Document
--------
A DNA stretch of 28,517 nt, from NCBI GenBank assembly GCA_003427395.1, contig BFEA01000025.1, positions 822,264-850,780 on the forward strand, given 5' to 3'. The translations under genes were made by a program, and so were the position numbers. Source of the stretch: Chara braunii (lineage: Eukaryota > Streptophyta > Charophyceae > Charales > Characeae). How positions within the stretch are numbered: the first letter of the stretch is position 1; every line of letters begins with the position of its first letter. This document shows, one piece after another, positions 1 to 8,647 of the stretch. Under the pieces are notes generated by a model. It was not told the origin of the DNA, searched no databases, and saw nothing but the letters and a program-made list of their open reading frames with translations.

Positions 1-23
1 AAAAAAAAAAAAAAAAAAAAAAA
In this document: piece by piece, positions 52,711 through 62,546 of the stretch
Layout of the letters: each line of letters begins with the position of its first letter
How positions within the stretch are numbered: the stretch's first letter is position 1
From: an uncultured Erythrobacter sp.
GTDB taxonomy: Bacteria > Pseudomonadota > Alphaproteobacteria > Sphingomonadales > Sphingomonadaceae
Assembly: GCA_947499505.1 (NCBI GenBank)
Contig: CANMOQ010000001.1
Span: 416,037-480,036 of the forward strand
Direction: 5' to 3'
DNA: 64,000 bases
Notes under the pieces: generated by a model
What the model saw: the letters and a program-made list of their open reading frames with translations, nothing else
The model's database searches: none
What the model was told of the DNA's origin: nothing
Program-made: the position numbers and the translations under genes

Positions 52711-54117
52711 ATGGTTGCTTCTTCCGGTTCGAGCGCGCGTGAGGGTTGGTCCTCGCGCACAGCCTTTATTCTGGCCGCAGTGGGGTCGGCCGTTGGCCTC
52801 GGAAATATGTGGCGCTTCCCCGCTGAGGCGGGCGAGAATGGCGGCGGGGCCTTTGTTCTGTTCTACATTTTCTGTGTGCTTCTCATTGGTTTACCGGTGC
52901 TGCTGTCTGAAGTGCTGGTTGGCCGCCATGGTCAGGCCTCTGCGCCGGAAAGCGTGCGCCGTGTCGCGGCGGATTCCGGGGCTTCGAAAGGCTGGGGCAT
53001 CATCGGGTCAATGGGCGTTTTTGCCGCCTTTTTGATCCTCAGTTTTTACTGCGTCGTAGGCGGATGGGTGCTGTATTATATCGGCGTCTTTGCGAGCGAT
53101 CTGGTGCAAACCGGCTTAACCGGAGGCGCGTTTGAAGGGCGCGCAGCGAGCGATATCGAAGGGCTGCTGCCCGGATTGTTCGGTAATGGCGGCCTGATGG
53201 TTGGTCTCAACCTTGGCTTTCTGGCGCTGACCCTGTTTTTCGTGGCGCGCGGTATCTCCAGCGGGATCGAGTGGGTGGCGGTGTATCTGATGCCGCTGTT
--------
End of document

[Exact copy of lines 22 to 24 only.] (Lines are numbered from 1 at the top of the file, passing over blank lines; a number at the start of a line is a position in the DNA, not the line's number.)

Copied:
52901 TGCTGTCTGAAGTGCTGGTTGGCCGCCATGGTCAGGCCTCTGCGCCGGAAAGCGTGCGCCGTGTCGCGGCGGATTCCGGGGCTTCGAAAGGCTGGGGCAT
53001 CATCGGGTCAATGGGCGTTTTTGCCGCCTTTTTGATCCTCAGTTTTTACTGCGTCGTAGGCGGATGGGTGCTGTATTATATCGGCGTCTTTGCGAGCGAT
53101 CTGGTGCAAACCGGCTTAACCGGAGGCGCGTTTGAAGGGCGCGCAGCGAGCGATATCGAAGGGCTGCTGCCCGGATTGTTCGGTAATGGCGGCCTGATGG